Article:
Termination in the Advent of New Life

By: Atty. Gabriel Cosh

If you are an employee, one of the greatest news that could ever be delivered to you is the fact that you are about to rear a new child. This coupled with the fact that you have been preparing all your life for that other individual to enter your life. Be that as it may, knowledge that you are pregnant, may actually bring about contradicting opinions and actions from people around you. Let us consider how your employer would react at this situation.

Two things may happen upon your employer acquiring the said knowledge. First, if your employer acts in consonance with the laws set forth on the protection of the working women in the production environment then he would squarely follow the laws of the land and give you the rights afforded by law. Maternity leave, which are paid days off from work, and the fact that after your pregnancy you will be retained to your previous work position. Or the other thing that may happen, is that your employer can find a way to terminate your services on the sole basis of your pregnancy. As per experience, and with the capitalist society we are living in right now, the latter is the obvious reaction of your employer.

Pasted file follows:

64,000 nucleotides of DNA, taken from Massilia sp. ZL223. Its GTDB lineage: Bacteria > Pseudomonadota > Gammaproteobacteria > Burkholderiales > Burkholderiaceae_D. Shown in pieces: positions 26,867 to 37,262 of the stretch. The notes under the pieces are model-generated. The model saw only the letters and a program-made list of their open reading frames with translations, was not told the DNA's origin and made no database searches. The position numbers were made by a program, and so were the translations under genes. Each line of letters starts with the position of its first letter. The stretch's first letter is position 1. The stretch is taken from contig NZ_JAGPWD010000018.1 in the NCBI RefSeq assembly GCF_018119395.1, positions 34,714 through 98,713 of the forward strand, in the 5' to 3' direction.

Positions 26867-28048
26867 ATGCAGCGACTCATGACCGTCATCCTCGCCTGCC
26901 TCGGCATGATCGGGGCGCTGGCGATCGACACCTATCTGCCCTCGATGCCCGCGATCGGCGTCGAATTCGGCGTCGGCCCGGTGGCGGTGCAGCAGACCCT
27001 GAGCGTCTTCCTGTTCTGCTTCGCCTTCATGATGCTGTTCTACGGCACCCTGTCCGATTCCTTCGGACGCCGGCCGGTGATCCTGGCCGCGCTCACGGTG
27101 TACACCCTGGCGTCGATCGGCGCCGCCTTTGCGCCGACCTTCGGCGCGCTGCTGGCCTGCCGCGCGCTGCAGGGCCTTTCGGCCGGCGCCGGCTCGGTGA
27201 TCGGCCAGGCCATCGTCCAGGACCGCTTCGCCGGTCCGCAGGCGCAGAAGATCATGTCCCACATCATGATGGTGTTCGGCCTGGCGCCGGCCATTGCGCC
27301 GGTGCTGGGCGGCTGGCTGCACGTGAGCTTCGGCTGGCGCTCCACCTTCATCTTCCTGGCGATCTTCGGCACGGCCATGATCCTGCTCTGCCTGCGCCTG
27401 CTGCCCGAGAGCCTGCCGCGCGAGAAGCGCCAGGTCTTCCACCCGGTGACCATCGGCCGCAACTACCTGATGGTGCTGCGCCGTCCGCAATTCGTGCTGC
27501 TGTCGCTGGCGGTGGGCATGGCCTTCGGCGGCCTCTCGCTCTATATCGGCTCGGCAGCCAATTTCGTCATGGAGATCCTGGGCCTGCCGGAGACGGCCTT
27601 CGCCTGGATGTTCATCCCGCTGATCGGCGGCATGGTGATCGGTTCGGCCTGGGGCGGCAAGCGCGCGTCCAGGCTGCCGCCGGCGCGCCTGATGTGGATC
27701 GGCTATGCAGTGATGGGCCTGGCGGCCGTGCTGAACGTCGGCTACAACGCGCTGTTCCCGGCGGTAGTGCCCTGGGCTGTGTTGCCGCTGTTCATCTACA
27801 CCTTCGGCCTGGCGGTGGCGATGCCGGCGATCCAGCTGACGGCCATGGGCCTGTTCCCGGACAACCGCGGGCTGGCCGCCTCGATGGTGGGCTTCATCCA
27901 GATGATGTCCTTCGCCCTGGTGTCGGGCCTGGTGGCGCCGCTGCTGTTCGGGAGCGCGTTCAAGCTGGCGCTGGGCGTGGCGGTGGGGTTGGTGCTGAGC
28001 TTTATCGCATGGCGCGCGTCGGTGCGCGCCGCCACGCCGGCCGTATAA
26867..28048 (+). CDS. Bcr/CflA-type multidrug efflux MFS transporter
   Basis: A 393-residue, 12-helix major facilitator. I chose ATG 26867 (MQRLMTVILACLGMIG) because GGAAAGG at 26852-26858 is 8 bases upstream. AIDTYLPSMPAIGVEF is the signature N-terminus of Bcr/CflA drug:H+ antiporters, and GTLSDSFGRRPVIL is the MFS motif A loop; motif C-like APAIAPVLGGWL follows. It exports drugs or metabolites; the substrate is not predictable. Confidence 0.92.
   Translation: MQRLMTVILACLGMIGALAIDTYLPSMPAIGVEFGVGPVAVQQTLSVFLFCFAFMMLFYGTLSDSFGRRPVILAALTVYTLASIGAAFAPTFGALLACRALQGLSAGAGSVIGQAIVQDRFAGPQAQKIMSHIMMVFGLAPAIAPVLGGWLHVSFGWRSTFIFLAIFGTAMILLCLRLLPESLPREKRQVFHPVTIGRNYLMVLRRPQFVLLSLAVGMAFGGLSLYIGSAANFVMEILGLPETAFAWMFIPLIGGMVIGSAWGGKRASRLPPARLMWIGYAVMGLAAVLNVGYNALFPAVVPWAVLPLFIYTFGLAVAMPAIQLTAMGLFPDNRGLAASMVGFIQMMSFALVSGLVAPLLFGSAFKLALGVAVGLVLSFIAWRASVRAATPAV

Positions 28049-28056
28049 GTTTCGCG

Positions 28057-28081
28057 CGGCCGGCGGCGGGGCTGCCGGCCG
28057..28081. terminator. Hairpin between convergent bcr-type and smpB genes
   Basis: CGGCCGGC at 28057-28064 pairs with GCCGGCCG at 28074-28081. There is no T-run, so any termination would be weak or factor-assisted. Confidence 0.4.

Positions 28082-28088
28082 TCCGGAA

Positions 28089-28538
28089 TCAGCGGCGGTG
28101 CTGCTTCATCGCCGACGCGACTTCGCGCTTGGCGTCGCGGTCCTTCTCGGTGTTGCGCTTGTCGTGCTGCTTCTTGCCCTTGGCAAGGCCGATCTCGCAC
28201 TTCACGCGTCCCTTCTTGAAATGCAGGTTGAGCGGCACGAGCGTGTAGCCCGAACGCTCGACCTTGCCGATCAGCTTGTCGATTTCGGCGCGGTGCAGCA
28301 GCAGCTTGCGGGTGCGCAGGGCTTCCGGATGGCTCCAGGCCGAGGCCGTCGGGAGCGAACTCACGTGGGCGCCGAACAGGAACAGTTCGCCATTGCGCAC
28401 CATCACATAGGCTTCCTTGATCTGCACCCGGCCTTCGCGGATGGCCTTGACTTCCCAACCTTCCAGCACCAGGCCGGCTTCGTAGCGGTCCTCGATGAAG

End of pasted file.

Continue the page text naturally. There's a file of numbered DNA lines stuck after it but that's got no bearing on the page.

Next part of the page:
Discriminating an individual on the basis of pregnancy is an unfair labor practice which the law abhors. The Fair Employment and Housing Act outlines the protection afforded to the pregnant employee for disability brought about by pregnancy, childbirth and other related medical conditions. The law favors in fact that they may be transferred to duties that would require lesser strain, and is medically advised to have the same.

Yet employers always find a way of having acts that run counter to this substantive law. They may either find proofs to show that with the present physical condition of the employee she can no longer comply with the essential rigors of her work. Or that reasons removing her are far fetched from her physical condition.

Ultimately, if the employee is removed having her pregnancy as a factor for her termination, then the employer would be liable for unlawful discrimination, and a cause of action may be had against it.


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